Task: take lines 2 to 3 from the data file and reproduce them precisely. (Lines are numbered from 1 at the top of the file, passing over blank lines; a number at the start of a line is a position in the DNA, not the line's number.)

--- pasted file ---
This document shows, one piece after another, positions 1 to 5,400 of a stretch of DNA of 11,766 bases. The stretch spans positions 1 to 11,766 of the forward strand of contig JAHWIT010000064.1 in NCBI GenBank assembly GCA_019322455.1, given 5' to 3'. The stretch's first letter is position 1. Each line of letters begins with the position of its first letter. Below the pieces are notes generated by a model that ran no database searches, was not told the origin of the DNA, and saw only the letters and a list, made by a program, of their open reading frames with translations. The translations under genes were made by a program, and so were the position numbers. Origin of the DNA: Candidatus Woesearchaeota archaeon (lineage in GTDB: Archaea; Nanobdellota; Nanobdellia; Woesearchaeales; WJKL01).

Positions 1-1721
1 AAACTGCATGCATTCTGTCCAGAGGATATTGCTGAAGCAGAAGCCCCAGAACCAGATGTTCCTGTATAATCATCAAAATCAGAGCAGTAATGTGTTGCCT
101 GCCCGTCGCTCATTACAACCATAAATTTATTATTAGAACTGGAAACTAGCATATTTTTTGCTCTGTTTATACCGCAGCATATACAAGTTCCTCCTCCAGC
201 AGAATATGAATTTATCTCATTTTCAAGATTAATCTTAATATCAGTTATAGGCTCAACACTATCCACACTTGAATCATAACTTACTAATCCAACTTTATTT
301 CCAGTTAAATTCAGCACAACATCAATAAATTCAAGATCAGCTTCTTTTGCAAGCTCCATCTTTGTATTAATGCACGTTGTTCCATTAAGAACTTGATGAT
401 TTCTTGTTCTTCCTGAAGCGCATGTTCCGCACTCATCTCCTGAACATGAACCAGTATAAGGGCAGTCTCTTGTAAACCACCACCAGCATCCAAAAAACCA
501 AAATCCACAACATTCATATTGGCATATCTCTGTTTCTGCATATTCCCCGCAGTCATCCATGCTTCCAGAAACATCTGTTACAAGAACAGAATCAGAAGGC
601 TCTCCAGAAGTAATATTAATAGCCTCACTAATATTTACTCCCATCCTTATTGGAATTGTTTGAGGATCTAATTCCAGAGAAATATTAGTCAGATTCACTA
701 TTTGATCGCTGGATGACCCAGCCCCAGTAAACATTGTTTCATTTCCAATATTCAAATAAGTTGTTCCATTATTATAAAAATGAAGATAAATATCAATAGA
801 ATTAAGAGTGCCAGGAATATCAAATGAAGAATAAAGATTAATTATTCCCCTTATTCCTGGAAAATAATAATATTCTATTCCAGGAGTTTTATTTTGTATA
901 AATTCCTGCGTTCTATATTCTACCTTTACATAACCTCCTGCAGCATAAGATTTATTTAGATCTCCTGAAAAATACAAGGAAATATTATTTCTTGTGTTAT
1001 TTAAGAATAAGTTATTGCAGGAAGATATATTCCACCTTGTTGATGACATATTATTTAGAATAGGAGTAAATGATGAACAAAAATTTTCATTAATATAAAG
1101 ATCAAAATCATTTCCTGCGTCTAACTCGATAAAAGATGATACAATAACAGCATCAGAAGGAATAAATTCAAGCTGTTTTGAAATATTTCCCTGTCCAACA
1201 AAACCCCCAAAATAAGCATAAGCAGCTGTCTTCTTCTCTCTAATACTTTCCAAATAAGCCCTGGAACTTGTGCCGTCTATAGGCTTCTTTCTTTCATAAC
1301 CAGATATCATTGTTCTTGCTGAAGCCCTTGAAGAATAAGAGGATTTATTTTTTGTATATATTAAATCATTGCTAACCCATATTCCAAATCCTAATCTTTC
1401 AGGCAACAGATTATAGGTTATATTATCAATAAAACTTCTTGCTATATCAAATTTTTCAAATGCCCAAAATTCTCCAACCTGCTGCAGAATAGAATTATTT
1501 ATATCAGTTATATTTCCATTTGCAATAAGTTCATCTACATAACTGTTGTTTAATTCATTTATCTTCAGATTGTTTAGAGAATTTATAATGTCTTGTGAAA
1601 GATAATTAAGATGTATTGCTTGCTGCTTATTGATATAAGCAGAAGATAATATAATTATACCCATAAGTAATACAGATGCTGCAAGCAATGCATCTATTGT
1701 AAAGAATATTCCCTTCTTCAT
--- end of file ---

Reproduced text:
Positions 1-1721
1 AAACTGCATGCATTCTGTCCAGAGGATATTGCTGAAGCAGAAGCCCCAGAACCAGATGTTCCTGTATAATCATCAAAATCAGAGCAGTAATGTGTTGCCT